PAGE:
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Guest Column

The Hidden Risk of Judicial Campaign Contributions

Before you contribute the maximum to a judicial candidate, know that you’ve likely shot yourself in the foot, if you appear as a litigant before that person

By James C. Nelson

The 2021 and 2023 sessions of Montana’s Legislature perpetrated a full-on war against Montana’s courts and judiciary. Dozens of anti-court/anti-judiciary bills were offered in these last two legislative sessions.  

The objective of these attacks? Demonize and marginalize Montana’s courts, to the end of frustrating their constitutional duty to serve as a check and balance on the legislative and executive branches and their ability to function as a separate and co-equal branch of government. Chief among these functions is that of judicial review – i.e. that the actions of the the executive and legislative branches of government are subject to review and possible invalidation by the judiciary; a power that allows the courts to ensure that the other branches of government abide by the Constitution. 

One of these bills, SB 201, introduced by Senator Greg Hertz, passed and was signed into law. It was titled: “An Act revising judicial recusal laws when a lawyer or party to a proceeding has made campaign contributions” to a candidate for judicial office.

Pursuant to this law any party to a proceeding may request a judge sitting on the case be recused (i.e., disqualified from participating in the case) if the judge has received the maximum allowable campaign contribution in an election held within the previous six years, from an opposing party or lawyer or the lawyer’s law firm representing the opposing party, or where those same persons or firms have made a contribution ($10k for supreme court justices; $5k for other judges) to a political action committee (PAC) or an entity engaged in independent expenditures that supported the judge or opposed his or her opponent, again, in an election within the previous six years.

There was, and is, no evidence that these sort contributions have ever actually influenced any judge’s vote in any particular case, in any class of cases, or against any class of litigants.  In fact, such a contribution would effectively amount to the crime of bribery (§ 45-7-701, MCA).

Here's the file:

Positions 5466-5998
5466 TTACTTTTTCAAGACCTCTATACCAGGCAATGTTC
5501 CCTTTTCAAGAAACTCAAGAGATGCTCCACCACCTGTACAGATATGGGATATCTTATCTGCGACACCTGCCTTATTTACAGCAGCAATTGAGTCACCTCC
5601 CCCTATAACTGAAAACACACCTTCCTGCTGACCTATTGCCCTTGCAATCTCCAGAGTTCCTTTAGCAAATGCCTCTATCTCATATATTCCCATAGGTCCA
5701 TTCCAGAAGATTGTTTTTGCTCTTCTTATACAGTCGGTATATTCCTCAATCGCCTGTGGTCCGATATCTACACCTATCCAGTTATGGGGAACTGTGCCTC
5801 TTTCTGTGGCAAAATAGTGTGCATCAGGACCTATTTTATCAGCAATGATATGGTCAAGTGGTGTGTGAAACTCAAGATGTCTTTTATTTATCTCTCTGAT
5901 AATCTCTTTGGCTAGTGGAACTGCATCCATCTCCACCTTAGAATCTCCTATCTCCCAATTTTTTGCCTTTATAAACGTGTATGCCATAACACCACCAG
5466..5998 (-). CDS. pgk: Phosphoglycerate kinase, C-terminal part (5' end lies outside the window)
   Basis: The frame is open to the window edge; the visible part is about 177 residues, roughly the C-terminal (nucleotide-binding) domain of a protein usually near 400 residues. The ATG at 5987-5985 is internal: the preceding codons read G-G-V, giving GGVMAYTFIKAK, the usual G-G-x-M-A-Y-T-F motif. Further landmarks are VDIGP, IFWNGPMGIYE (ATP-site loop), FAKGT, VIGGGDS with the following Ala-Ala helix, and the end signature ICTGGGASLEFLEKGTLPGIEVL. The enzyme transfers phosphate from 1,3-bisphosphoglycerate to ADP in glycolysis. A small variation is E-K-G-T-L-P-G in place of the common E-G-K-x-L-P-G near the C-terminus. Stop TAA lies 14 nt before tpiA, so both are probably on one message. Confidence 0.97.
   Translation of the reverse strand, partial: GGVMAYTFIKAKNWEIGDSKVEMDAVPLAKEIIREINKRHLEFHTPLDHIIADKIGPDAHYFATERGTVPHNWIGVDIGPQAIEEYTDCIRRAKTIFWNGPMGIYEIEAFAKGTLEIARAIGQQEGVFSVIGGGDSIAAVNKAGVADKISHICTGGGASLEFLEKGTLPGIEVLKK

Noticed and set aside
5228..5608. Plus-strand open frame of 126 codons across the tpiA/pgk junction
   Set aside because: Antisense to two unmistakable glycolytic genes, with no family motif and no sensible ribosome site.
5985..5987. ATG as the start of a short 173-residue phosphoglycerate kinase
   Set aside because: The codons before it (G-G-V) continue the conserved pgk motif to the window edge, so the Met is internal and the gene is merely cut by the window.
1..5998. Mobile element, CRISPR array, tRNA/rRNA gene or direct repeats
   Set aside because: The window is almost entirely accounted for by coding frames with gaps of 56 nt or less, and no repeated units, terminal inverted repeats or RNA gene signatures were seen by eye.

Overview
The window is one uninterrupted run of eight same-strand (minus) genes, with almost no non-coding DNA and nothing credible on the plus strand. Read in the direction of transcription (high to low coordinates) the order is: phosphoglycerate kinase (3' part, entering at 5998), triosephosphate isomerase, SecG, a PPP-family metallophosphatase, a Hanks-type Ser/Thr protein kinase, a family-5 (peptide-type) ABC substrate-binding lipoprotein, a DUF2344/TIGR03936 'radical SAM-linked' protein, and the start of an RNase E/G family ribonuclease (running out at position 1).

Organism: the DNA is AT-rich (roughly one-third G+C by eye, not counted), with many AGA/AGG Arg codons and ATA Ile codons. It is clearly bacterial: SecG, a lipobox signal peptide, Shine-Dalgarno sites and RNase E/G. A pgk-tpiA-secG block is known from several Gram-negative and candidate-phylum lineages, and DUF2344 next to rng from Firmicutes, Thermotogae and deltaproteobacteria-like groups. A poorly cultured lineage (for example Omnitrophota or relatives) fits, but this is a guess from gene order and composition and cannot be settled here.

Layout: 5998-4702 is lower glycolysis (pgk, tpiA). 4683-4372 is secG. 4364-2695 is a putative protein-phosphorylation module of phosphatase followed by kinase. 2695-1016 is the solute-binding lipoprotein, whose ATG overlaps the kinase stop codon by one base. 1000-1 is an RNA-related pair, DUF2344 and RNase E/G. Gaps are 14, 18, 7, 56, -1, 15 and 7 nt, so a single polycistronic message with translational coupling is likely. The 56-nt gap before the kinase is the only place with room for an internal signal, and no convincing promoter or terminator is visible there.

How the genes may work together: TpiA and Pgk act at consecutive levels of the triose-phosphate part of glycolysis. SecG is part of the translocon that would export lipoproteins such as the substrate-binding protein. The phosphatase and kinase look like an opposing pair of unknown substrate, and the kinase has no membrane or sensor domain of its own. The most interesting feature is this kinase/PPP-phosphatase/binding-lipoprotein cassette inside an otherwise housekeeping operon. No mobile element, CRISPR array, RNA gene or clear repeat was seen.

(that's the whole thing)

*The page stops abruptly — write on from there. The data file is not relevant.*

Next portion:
To that point, the bald irony – and hypocrisy – of this attack on the judiciary is the fact that persons, corporations, and special interests make generous contributions to legislative and executive branch candidates to actually influence their votes on matters of interest to the contributor. Indeed, legislators have no problem whatsoever in voting the money and then proudly proclaiming their representation of their constituent’s interests.

Worse, there are some constitutional problems with this legislation.  For one, the U.S. Supreme Court’s decisions in the Citizens United and predecessor cases, equated speech and money; money = speech. So, if I want to give the statutory maximum campaign contribution to judicial candidate X, and she is elected but forced to recuse herself in a case in which I am a litigant, my First Amendment right of political free speech has been nullified because I “spoke” through my money contribution.

Additionally, under Article II, section 16 of Montana’s Constitution, I have a right of access to the courts and a speedy remedy afforded for injury to my person, property, or character, with the further proviso that this right and justice “shall be administered without sale, denial, or delay.” Again, my exercise of this right is denied to the extent that judicial candidate (subsequently elected) for whom I made a campaign contribution is disqualified from sitting on my case – even though I supported the judge because I believed he was the most fair, impartial, and independent candidate; i.e., precisely the sort of jurist I want sitting on my case.

Bottom line: before you contribute the maximum to a judicial candidate, know that you’ve likely shot yourself in the foot, if you appear as a litigant before that person. 

In fact, you may be better off sending your money to the opposing candidate; if you draw him or her, you’ve got a solid right to demand recusal.

James C. Nelson is a retired Montana Supreme Court Justice. He lives in Helena.

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